Considering the unique skill set that he possesses, Pittsburgh Steelers running back Le’Veon Bell is not only a threat out of the backfield running the football, he’s also a very big threat as a pass catcher. Because of his ability to excel in both of those areas, NFL Network analyst Solomon Wilcots believes Bell has a legitimate chance at accomplishing something in the NFL that has only been done two other times in the history of the league.
“This is a guy who can produce big-time numbers in the Pittsburgh Steelers offense,” said Wilcots. “Their offensive coordinator Todd Haley has no problem running the offense through Le’Veon Bell. I think he’s capable of becoming the first running back since Roger Craig in 1985 to have 1,000 yards rushing, 1,000 yards receiving. He’s capable, he’s got that kind of talent and they have that kind of explosive offense where he can put up those kind of numbers.”
With all due respect to Wilcots, Hall of Fame running back Marshall Faulk was actually the last player to record a 1,000 yards rushing and a 1,000 yards receiving in a single season as he accomplished that feat in 1999 as a member of the St. Louis Rams. Roger Craig became the first player in NFL history to run and receive for at least 1,000 yards in the same season in 1985 with the San Francisco 49ers.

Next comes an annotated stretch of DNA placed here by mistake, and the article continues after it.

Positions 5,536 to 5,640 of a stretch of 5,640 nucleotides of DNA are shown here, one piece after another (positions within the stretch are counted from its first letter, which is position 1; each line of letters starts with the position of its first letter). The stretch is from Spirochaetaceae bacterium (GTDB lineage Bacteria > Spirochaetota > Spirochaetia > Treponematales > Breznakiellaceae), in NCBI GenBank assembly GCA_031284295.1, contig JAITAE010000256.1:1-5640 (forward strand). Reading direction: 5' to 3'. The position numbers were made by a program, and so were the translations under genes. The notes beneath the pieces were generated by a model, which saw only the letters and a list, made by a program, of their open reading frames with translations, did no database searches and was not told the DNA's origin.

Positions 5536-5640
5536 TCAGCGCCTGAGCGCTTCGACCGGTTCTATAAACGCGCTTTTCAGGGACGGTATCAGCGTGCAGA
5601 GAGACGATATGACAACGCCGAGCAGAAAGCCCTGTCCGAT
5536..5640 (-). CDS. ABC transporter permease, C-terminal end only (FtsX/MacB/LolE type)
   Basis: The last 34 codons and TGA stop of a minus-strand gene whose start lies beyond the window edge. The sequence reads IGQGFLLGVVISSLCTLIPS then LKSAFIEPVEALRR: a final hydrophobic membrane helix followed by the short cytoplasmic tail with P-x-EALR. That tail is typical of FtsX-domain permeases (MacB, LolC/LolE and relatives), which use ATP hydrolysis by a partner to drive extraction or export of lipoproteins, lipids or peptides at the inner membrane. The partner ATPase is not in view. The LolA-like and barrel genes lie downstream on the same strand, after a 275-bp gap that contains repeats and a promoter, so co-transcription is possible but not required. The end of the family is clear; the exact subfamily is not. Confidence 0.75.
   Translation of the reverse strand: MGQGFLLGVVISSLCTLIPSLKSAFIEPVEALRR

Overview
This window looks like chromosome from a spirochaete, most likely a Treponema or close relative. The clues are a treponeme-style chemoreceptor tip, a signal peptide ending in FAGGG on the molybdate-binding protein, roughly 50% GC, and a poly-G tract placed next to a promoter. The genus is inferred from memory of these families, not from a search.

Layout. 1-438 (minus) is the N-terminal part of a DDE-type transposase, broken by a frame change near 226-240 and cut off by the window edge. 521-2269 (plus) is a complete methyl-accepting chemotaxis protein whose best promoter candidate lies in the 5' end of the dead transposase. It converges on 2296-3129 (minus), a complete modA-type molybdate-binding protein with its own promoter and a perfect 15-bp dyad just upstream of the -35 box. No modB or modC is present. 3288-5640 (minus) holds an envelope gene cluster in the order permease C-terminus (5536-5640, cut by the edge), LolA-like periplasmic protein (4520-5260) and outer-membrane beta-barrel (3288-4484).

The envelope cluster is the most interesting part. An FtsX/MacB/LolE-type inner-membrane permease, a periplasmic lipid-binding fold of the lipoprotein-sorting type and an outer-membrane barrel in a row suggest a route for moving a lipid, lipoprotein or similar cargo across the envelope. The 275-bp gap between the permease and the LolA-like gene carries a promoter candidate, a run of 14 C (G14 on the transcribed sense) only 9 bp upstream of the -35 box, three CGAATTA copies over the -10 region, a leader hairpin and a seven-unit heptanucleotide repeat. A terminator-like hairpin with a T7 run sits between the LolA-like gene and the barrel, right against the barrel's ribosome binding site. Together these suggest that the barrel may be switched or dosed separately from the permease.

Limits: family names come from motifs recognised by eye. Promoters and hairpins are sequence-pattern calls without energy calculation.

Of course, in order to accomplish such a feat in 2016, Bell would undoubtedly need to stay healthy for the entire season and that’s something he’s had a hard time doing since being drafted in the second round of the 2013 NFL Draft out of Michigan State. Wilcots made sure to point that out.
“Now, over the last two years, staying healthy has really been the problem where he was knocked out of the 2014 season with a knee injury and then the same at the end of the 2015 season as well against the Cincinnati Bengals,” Wilcots said. “So, if he stays healthy, Le’Veon Bell is capable of putting up huge numbers, at least 1500 yards from scrimmage or even more.”
1,000 yards on the ground in 2016 should come very easy for Bell. In fact, he should be able to make a run at the Steelers single-season rushing yard record this season that is currently held by Barry Foster (1,690). Hitting the 1,000 yard receiving yard mark in 2016 figures to be tough for Bell, but even so, he’s already managed to register 854 yards receiving in a single-season two years ago. That required him catching 83 passes in 2014, so one would think he’d need to catch right around 90 passes in 2016 in order to hit 1,000 yards receiving.
While Bell might have a tough time becoming the league’s third 1000/1000 player, his chances of becoming the league’s new single-season yards from scrimmage leader is perhaps even better. That record is currently held by Chris Johnson, who totaled 2,509 yards from scrimmage during the 2009 season with the Tennessee Titans. Bell could probably easily average 157 total yards a game in 2016 if given the opportunity and assuming he stays healthy.